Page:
'Under the Dome' EP Brian K. Vaughan Exits (Exclusive)
The "Lost" alum and comics scribe was brought in by exec producer Steven Spielberg to adapt Stephen King's book.
CBS' monster hit Under the Dome is losing one of its key players.
Writer/executive producer Brian K. Vaughan has exited the summer sci-fi series, The Hollywood Reporter has learned.
Vaughan was handpicked by exec producer Steven Spielberg to adapt Stephen King's best-seller when Dome was in development at Showtime. When the premium cable network passed on it and the sci-fi show about a town trapped under a mysterious dome was picked up straight to series at CBS, veteran producer Neal Baer (ER) was brought in as showrunner.
Sources tell THR that it was Vaughan's decision to exit the series; he arced out season two with Baer before his departure. Vaughan penned the pilot episode as well as two other installments, including the season finale, which he co-wrote with Scott Gold. Vaughan's decision to exit the series was described as amicable, with the veteran comics scribe said to be more interested in returning to focus on his graphic novel roots. Dome was Vaughan's first TV gig since he served as producer, writer and exec story editor on ABC's Lost.
On the comics side, Vaughan launched his newest comic, the critically praised Saga, in 2012. His credits include the acclaimed Y: The Last Man, Ex Machina and Runaways.
"Right after we finished season one of Under the Dome, our showrunner Neal Baer and I had the amazing honor of working with Stephen King himself to help plot the new direction of our second season. It was one of the best experiences of my creative life, but it was also a really long time to be apart from my family, who I've seen way too little of since I started helping to develop Dome years ago, so I decided to step away from the show," Vaughan said in a statement. "I really miss the cast and crew, but it's awesome to get to see my kids again and catch up on my comic-book deadlines. I'm very grateful that CBS and Amblin gave me this opportunity to help adapt one of the best novels ever by my lifelong hero, and I'm excited to watch all of my friends' hard work come to life in a few weeks."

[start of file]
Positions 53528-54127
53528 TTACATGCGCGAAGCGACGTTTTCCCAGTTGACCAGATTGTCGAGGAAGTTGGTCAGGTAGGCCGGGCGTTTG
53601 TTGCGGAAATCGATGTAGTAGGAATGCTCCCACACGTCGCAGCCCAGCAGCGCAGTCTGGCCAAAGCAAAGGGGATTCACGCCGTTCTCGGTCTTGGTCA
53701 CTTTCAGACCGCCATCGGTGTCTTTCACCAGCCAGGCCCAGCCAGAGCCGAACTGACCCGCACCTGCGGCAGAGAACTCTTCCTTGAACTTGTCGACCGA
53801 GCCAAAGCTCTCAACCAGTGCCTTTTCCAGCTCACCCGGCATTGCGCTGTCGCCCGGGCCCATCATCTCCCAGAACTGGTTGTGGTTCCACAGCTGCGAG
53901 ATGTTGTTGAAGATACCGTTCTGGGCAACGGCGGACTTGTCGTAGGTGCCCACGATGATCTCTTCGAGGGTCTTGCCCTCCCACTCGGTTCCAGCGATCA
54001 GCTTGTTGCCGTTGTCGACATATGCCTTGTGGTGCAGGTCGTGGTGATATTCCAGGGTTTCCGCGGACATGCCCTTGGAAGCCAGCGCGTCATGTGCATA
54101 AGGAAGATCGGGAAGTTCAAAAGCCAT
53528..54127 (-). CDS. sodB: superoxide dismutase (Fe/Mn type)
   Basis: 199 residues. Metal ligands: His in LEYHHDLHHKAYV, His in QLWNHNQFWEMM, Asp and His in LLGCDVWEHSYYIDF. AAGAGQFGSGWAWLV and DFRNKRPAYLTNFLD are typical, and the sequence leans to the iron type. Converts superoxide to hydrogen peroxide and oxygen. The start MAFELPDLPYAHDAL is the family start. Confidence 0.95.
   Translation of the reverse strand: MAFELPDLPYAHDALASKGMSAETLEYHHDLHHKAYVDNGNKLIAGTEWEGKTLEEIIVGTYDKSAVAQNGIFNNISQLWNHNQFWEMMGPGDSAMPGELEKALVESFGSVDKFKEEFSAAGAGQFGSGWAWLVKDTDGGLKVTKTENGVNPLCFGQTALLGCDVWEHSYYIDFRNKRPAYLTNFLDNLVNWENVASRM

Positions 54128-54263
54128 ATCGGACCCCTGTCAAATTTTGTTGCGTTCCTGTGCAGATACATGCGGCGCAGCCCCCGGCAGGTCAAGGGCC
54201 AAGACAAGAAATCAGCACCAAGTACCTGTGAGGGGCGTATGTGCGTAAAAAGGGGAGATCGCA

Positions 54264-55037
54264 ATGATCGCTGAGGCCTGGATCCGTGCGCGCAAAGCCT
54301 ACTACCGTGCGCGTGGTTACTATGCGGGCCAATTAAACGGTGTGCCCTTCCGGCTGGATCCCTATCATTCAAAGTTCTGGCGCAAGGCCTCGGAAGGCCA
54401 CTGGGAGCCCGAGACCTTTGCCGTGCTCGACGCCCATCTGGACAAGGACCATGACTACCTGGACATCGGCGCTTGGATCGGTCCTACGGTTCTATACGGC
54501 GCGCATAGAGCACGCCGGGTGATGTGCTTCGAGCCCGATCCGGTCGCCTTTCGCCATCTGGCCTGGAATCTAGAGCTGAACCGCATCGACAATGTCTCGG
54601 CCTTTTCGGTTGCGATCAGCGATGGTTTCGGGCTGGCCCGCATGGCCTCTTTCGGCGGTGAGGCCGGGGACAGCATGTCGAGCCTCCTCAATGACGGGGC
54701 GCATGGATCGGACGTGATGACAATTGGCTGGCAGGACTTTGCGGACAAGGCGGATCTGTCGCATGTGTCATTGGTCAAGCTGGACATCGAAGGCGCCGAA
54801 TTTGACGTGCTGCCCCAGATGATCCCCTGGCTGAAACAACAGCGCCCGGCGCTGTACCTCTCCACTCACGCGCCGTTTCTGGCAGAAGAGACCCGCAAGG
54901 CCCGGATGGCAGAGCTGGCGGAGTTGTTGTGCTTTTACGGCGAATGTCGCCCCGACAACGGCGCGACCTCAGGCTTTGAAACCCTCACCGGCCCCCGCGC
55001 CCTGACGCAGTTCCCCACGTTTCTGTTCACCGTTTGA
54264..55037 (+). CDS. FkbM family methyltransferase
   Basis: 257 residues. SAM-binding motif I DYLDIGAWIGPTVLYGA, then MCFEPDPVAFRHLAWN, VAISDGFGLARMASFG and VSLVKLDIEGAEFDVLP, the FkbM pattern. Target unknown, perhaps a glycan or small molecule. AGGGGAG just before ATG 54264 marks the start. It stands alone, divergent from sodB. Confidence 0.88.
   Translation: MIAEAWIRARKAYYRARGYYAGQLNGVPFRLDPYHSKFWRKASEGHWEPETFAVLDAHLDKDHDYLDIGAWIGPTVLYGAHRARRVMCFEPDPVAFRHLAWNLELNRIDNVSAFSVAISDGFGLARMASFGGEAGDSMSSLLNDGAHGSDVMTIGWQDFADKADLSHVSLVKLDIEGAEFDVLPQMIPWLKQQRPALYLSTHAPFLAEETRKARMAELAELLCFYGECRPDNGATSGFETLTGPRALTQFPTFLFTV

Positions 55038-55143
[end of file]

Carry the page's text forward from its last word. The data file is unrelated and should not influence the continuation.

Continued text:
Dome was a breakout hit for CBS last summer. The drama, which was billed as a limited "event" series, launched to a summer best with a 3.2 rating among adults 18-49 and 13.1 million total viewers, ranking as the biggest audience for a drama launch in the past year. CBS touted Dome during May's upfront presentation as the 2013-14 TV season's most-watched new broadcast series and one of the three most-watched dramas in the world (joining NCIS and CSI). Vaughan, who spoke regularly about the series, was not among the panelists at CBS' Summer Press Day in May, where Baer was the lone producer on the panel.
In a September interview with THR following the critically maligned season-one finale, Vaughan said he was "proud" of what the series had accomplished and vowed that its sophomore run would be different. Asked if there was anything he would have done differently creatively, Vaughan said: "I think there are always things -- the speed that you'd put together a new show with and the fact that we had 13 episodes just about completed in their entirety before one had even aired. Looking back, sure, there are always things you'd do differently. For the most part, we concentrate on the parts of the show that we really liked and challenge ourselves to do something new next season."
Season two of Under the Dome kicks off Monday, June 30. King, who has a cameo in the premiere, penned the return episode and continues to be an exec producer.
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